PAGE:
New York Sues Department of Labor Challenging FFCRA Regulations

April 15, 2020

By: Colin A. Walker

On April 14, 2020, the State of New York sued the U.S. Department of Labor arguing that its recently issued regulations pursuant to the Families First Coronavirus Response ACT (“FFCRA”) are contrary to law and asking the court to invalidate certain provisions of the regulations.
The complaint, filed by the New York Attorney General in the United States District Court for the Southern District of New York, argues that the regulations limit the benefits provided by the FFCRA in several ways which are contrary to, or not authorized by, the FFRCA and the intent of Congress:

  • The regulations do not allow workers to take emergency paid sick leave or expanded FMLA leave if the employer does not have enough work for the employee.  
  • The definition of health care provider, is broader than the definition in the FFCRA and the plain meaning of the term.  Since health care providers may be excluded from FFRCA leave, this broad definition excludes many workers, who have not previously been considered health care providers, from leave under the FFRCA.  The complaint points out that the regulations’ definition includes any employee—even secretaries and cashiers—who works at a doctor’s office, hospital, or healthcare center.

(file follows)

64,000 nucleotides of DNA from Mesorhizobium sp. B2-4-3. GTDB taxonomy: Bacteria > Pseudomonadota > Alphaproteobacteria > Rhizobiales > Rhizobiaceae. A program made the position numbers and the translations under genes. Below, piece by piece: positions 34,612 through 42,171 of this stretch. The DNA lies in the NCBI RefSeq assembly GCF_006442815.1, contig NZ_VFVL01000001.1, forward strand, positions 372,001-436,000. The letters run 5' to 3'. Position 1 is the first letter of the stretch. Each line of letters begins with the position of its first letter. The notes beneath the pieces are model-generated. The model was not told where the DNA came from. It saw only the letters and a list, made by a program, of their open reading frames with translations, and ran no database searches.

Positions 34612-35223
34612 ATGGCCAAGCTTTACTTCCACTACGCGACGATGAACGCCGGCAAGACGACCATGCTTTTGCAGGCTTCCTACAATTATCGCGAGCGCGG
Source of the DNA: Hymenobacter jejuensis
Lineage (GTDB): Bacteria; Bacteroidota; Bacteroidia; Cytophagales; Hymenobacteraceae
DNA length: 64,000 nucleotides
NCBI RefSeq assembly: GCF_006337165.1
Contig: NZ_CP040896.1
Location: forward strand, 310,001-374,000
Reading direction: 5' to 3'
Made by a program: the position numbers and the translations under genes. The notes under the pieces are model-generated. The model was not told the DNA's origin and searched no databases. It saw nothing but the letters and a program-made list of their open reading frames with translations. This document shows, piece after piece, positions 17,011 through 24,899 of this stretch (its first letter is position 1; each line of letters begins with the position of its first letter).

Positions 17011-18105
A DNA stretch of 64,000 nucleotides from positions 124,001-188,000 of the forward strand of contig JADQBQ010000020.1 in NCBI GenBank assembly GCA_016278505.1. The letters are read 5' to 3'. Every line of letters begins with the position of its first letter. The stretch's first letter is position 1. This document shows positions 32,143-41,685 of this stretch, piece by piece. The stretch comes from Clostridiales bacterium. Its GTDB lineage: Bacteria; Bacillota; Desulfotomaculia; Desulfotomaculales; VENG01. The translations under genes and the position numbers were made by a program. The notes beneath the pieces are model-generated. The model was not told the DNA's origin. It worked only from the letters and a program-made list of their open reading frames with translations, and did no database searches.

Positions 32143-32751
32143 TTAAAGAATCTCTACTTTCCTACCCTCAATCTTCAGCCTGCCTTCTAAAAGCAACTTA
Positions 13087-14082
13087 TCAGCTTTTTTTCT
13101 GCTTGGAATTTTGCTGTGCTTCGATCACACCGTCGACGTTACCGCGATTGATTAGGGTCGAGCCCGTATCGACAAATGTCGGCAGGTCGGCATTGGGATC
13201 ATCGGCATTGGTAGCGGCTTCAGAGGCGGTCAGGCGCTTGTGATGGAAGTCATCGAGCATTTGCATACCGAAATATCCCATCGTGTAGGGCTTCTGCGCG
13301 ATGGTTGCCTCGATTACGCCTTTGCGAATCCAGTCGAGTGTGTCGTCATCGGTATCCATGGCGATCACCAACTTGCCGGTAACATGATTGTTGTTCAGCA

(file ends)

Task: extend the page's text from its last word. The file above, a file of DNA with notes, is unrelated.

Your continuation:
• Intermittent leave, which may be taken in increments of less than one day, is significantly and inappropriately limited.  Employees who are reporting to a worksite may take intermittent leave only under certain circumstances.  Teleworking employees may only take FFRCA leave intermittently if the employer agrees.  The complaint points out that nothing in the FFRCA supports limiting intermittent leave in this way.  Furthermore, under the FMLA, which the expanded FMLA leave provisions of the FFRCA amends, it is clear that leave may be taken intermittently.
  • The employee’s requirements of providing certain documentation (such as the dates leave it needed, the reason for the leave, the name of the doctor of governmental agency that issued a quarantine or isolation order, and the name of a child care provider that is unavailable) are more extensive than authorized by the FFRCA.

The complaint argues that, because these provisions of the regulations are contrary to the FFCRA or not authorized by the FFRCA, they violate the Administrative Procedure Act. 

New York argues it will be harmed because enforcement of the overbroad regulations will increase the incidents of Coronavirus in the state, increase its healthcare costs, and decrease its tax revenue.  It asks the court to vacate the challenged regulations and set them aside.